Canada’s premiers gather today for two days of meetings in Victoria, British Columbia, where they’re expected to focus on their demand for more health-care funding from the federal government.
“The problems Canadians experienced in accessing health-care services during the pandemic have intensified strains in our health systems that will continue unless the federal government significantly increases its share of the costs of health care,” B.C. Premier John Horgan, this year’s chair of the Council of the Federation, said in a media statement.
“Canadians must have the confidence that their health care systems will provide the services they need. There can be no further delay in having this vital conversation with the federal government.”
The Council of the Federation, the association of Canada’s 13 provincial and territorial premiers, wants the federal government to increase its share of health-care funding from the current level of 22 per cent to 35 per cent, and to maintain funding at that new level into the future.
“It was … 2004 the last time there were any substantial gains made with respect to any increases in the [Canada Health Transfer],” Saskatchewan Premier Scott Moe said last week. “What the provinces are asking for is essentially to have a fair funding partner in the federal government, like it was always intended to be from the very beginning.”
Federal Health Minister Jean-Yves Duclos’ office told CBC News last week that it is committed to funding public health care in Canada, although it didn’t specifically address the premiers’ call for the federal government to cover 35 per cent of costs.
Duclos’ office said it has invested more than $72 billion in health care since the beginning of the pandemic, including $2 billion to help provinces address surgical backlogs.
His office also said it has committed to bilateral deals with the provinces that would mean $3 billion for long-term care, $3 billion for mental health services and $3 billion for home care.
“We have clearly demonstrated that we are willing to do our part in ensuring the sustainability and accessibility of the universal publicly funded health care system that we all cherish as Canadians,” Duclos’ office said in a media statement.
“Canadians aren’t interested in a sterile fiscal debate. Canadians are interested in results: they want care and that is what we want to focus on.”
In 1977, the way the federal government funds health care was changed. Direct federal funding for some health services was reduced and the provinces were given authority to collect more in income and corporate taxes to fund health services directly.
The federal government says that when those tax points are taken into consideration, the federal government actually covered 27.9 per cent of health care costs in Canada in 2021-22.
When the money Ottawa spends on bilateral deals for long-term care, home care, mental health and some other services is rolled in, the portion of health care spending covered by the federal government in 2021-22 came closer to 38.5 per cent, a federal official said.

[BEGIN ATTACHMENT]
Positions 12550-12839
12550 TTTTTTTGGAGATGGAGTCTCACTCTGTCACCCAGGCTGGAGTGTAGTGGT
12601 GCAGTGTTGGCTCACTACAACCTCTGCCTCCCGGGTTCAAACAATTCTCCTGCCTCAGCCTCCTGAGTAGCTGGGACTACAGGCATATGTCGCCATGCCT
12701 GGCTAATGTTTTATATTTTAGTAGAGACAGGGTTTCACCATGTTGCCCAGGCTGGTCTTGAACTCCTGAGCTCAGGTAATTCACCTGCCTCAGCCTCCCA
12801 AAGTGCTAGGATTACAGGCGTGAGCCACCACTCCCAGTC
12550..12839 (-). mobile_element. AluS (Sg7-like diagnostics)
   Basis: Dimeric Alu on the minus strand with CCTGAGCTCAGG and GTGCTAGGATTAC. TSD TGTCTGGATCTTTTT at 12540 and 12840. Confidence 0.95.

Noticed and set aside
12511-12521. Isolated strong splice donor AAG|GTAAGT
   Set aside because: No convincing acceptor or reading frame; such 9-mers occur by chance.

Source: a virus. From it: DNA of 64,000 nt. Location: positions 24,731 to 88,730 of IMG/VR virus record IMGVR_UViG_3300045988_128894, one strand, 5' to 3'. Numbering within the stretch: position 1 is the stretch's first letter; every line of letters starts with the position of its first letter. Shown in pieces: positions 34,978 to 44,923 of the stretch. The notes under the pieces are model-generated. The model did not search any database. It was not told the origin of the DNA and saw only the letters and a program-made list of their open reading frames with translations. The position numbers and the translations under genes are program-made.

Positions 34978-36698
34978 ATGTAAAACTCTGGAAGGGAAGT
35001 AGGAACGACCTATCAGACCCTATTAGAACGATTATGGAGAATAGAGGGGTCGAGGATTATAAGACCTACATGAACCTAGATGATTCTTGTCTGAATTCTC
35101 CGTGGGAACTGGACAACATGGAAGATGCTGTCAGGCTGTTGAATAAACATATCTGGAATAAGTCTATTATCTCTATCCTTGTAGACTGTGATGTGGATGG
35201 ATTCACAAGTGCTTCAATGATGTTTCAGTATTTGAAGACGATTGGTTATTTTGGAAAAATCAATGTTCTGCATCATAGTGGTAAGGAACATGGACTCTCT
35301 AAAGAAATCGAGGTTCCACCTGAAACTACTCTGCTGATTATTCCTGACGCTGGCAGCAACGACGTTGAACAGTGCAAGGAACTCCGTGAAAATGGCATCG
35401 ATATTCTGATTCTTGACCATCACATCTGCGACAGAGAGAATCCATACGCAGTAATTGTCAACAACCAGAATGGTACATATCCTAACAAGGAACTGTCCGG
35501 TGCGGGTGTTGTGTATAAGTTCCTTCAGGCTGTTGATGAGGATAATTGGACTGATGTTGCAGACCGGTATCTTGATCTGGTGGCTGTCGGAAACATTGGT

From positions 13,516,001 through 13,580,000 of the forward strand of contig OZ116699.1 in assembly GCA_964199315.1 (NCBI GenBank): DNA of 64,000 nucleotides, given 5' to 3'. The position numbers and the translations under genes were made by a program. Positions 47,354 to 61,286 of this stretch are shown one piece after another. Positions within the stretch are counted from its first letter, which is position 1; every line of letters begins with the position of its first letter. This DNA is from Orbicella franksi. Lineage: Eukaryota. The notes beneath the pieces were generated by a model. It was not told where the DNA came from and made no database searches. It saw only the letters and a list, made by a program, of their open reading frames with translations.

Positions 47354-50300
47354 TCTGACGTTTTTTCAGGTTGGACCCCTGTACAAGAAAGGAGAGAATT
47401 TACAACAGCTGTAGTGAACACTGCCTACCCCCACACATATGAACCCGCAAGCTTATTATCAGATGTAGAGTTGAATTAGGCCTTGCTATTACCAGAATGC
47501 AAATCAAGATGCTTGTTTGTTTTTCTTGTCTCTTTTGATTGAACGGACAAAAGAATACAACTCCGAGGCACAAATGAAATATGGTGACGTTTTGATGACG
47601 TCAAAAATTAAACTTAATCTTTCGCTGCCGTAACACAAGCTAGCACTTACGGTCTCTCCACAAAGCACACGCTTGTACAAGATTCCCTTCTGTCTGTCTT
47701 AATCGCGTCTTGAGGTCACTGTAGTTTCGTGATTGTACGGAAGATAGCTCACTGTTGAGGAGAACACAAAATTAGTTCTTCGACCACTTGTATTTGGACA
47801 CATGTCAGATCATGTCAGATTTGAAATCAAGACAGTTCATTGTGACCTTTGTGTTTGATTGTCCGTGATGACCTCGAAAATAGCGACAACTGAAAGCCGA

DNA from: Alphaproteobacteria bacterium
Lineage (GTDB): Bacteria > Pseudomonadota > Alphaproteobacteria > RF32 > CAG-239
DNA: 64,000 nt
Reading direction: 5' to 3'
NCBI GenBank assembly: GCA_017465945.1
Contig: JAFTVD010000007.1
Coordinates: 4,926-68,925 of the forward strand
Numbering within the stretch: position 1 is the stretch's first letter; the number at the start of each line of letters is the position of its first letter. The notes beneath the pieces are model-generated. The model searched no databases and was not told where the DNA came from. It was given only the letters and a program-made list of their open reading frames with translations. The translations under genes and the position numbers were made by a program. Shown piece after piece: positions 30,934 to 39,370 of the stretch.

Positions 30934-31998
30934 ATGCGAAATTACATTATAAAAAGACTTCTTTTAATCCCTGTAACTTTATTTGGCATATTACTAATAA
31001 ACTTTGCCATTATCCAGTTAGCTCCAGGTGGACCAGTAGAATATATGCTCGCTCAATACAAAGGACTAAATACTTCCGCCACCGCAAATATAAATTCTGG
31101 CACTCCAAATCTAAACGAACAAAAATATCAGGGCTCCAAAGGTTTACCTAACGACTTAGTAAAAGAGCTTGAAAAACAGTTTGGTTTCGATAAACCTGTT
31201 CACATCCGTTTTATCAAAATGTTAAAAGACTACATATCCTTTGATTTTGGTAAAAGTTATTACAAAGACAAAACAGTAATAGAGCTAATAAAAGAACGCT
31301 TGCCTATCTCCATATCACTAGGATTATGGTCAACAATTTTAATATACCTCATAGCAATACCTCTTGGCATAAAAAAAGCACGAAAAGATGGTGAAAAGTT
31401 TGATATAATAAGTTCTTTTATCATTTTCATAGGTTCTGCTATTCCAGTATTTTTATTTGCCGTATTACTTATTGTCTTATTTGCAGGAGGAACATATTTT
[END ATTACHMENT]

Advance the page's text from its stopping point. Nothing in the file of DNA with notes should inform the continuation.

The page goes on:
A federal government official speaking on background told CBC News that the premiers’ demand for a $28 billion annual increase to the Canada Health Transfer — without a discussion about what the money would be used for — will not fly with Ottawa.
Long-term funding essential: Horgan
The federal government’s move to fund specific health programs, like long-term and home care, has upset some provinces. They say the federal government should just give the provinces the money and let them decide where it should be spent, rather than tethering funding to specific programs.
“We’re asking for provincial autonomy within the confines of what the Constitution lays out,” Moe said.
Horgan said that targeted funding for specific initiatives does not help provinces plan long-term, or deliver health-care services in the short term.
CBC News: The House11:49Premiers gather for a check-up on Canada’s health-care system
“One-time funding does not help us build the system. It doesn’t help us put in place a human resource strategy,” Horgan told CBC Radio’s The House in an interview that aired on Saturday.
“Instead, we find ourselves, in some circumstances, poaching from each other. Highest bidder gets the most nurses. That’s not how Canada should operate. That’s now how we want it to operate.”
Economic growth and energy security
Horgan said the premiers also will discuss the economic recovery and the cost-of-living crisis. Last week, Moe suggested that conversation would include the rising cost of energy and how the western provinces can, with federal help, begin to address that issue.
Moe said he’ll be asking the federal government to take “a very serious look at policy developments” he claimed are preventing energy production. He said Ottawa hasn’t done enough to engage with the United States to resolve issues like the cancellation of the Keystone XL pipeline.
The pipeline was supposed to bring Canadian oil to U.S. refineries but was cancelled last year by President Joe Biden, who made the project’s termination a key campaign promise.
Moe said his plan for Canadian and North American energy security “includes an east-to-west corridor” for energy. Quebec Premier François Legault has said already that his government would not tolerate an oil pipeline through his province.
Legault has said in the past that his government would tolerate a natural gas pipeline through the province — but his government last year cancelled a liquefied natural gas project and the pipeline that would have supplied it over environmental concerns.
After the July 11 and 12 premiers’ meetings — which are taking place in person for the first time since 2019 — the premiers will address the media and take questions at the Fairmont Empress hotel in Victoria.